Tis the season to . . . be fit, apparently.
The Taster has never been terribly moved by the idea of effortful dieting and activity in the depths of midwinter, but there are perhaps a few areas in which his mindset overlaps with that of the Fit Brigade. One thing we can all agree on is oysters, which are at their seasonal best around now. Low in fat, high in nutrients (especially zinc, iron and Vitamin B12) and you can feel them doing you good.
Raw Oyster Recipes
Purists eat oysters with nothing but shallot vinegar (mignonette), lemon juice or the oyster’s own juice. Some people (Americans) like tabasco sauce. The etiquette is, having dressed the oyster, not to use cutlery but to pick up the shell with your fingertips and tip the contents into your mouth. Chew or swallow, as you prefer; there is no wrong or right. It’s virtually impossible to choke on an oyster since they resemble something only a little more substantial than a gulp of seawater. They taste primarily of salt, ozone, and sea-rocks; close your eyes and you’re at the beach.
In the 1930s, Edouard de Pomiane (a French food writer, cook, and radio broadcaster) recommended the following dish (popular in Bordeaux, apparently):
Fry some small link sausages. Serve them very hot on one platter, and on a second platter serve a dozen freshly opened oysters.
Alternate sensations: burn your mouth with a hot, crunchy sausage, then soothe your burns with a cool, smooth oyster. Continue in this way until you have finished off both the sausages and the oysters.
Cold white wine, of course.
(French Cooking in Ten Minutes, 1977 reprint available from MacMillan)
Cooked Oyster Recipes
If you prefer to have your oysters cooked, try these:
Grilled oysters: Take some fresh oysters (or mussels or scallops) on the half-shell and top them with any or all of butter, breadcrumbs, garlic, parsley, chilli, lemon, or cayenne pepper. Grill until the butter is melted and all is hot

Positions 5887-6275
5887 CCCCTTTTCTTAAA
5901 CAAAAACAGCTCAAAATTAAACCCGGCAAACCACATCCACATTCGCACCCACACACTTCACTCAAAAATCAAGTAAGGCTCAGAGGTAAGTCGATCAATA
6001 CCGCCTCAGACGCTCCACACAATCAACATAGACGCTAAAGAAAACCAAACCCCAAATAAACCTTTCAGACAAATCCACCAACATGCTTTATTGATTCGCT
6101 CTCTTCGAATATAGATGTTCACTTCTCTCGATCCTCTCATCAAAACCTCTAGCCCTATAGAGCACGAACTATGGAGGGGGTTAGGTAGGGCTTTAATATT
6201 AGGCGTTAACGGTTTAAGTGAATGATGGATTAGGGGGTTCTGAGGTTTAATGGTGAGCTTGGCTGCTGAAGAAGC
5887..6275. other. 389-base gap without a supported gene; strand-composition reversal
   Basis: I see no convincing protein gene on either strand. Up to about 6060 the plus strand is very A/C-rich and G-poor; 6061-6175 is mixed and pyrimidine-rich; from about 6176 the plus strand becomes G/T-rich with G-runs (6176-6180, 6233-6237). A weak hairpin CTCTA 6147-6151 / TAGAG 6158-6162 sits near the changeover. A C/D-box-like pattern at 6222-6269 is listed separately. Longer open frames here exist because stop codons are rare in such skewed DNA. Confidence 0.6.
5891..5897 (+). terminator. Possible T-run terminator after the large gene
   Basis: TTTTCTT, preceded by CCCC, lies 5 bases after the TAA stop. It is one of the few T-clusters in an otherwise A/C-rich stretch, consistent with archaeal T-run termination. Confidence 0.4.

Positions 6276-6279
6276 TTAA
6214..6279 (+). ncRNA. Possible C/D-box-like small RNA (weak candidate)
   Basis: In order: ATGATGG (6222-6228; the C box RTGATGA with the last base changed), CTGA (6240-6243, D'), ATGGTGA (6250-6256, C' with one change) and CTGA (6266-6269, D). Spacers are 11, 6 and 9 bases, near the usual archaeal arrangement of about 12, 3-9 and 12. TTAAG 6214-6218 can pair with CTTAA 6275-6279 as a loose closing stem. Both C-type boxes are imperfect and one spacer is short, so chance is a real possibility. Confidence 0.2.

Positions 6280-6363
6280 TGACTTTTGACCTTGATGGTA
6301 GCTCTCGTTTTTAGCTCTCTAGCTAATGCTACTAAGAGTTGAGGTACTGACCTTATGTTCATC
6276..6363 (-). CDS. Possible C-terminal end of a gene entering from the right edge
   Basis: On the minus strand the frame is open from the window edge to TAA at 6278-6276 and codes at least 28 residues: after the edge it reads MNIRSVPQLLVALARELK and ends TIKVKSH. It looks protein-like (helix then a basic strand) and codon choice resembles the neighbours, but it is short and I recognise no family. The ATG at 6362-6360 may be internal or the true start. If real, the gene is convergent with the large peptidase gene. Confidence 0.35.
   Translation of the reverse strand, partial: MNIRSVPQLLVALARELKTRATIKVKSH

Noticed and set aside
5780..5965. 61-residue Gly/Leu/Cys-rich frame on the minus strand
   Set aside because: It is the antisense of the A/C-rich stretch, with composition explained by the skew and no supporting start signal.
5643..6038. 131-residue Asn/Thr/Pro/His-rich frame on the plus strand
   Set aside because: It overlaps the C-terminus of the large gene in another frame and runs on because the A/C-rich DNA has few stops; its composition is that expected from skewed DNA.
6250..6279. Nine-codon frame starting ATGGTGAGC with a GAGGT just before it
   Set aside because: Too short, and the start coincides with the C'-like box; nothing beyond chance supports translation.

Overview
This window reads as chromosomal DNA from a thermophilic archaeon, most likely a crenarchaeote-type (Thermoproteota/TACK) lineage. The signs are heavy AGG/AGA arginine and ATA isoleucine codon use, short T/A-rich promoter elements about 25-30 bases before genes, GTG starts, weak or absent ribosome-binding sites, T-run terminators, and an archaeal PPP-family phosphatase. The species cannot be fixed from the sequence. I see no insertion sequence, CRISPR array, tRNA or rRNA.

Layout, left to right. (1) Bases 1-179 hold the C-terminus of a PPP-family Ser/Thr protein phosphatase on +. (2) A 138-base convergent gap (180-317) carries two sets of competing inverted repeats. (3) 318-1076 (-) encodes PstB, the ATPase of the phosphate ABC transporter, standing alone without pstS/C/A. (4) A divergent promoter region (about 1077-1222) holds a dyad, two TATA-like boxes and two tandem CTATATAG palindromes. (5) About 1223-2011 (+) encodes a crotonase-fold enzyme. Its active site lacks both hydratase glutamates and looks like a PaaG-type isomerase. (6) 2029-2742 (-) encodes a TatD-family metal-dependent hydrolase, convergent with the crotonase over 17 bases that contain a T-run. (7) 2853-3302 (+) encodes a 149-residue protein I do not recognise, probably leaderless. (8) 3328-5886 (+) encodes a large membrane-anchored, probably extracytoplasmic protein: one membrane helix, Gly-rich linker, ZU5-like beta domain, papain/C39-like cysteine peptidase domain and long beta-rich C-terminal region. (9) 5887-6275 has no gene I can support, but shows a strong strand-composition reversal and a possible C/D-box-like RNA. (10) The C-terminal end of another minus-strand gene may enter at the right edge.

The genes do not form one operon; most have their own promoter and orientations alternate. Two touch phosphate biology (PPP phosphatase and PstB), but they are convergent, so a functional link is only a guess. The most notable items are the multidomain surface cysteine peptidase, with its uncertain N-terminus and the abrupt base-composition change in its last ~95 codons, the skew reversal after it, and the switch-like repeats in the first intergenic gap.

Angels on Horseback (canapés): wrap oysters in streaky bacon and grill for two minutes
Oyster stuffing: If you feel adventurous — stuff a chicken with oysters, then roast As Is. Apparently this works. Alternatively, search for “oyster stuffing chicken” online — plenty of recipes come up
Oysters Rockefeller: I would love to be able to tell you how to prepare this mythical New Orleans dish, but no-one knows exactly how it is done. However, experiment with capers, olive oil and parsley, and you may create something similar. Or search online again — there are a multitude of recipes, some involving spinach, watercress etc; so find one to suit you
Spare A Thought
Finally, a thought upon the creature who has given us so much pleasure. The late, very great, Douglas Adams chose an oyster (among other entities) to personify a hapless being known as Agrajag. Agrajag was repeatedly killed, consumed or otherwise done away with by Arthur Dent, the hero of The Hitch Hiker’s Guide to the Galaxy series. We may like to reflect upon Adams’s interpretation of the oyster-eating experience. Arthur has just tried to teleport to safety, but has been diverted into a dark and fearful cave, through which he is stumbling when an unknown voice accuses him of serial murder.
“Here’s the moment, Dent,” shrieked the voice, now reaching a feverish pitch of hatred, “here’s the moment when at last I knew!”
It was indescribably hideous, the thing that suddenly opened up in front of Arthur, making him gasp and gargle with horror, but here’s an attempt at a description of how hideous it was. It was a huge palpitating wet cave with a vast, slimy, rough, whale-like creature rolling around it and sliding over monstrous white tombstones. High above the cave rose a vast promontory in which could be seen the dark recesses of two further fearful caves, which
. . .
Arthur Dent suddenly realized that he was looking at his own mouth, when his attention was meant to be directed at the live oyster that was being tipped helplessly into it.
He staggered back with a cry and averted his eyes.
(Life, The Universe And Everything; 2009 reprint available from PanMacmillan. I’m pleased to say my own slightly foxed copy is a 1982 Pan Original.)
For more about oysters and oyster recipes, try this THIS excellent blog. It includes a recipe for mignonette (although personally I prefer red wine vinegar to white).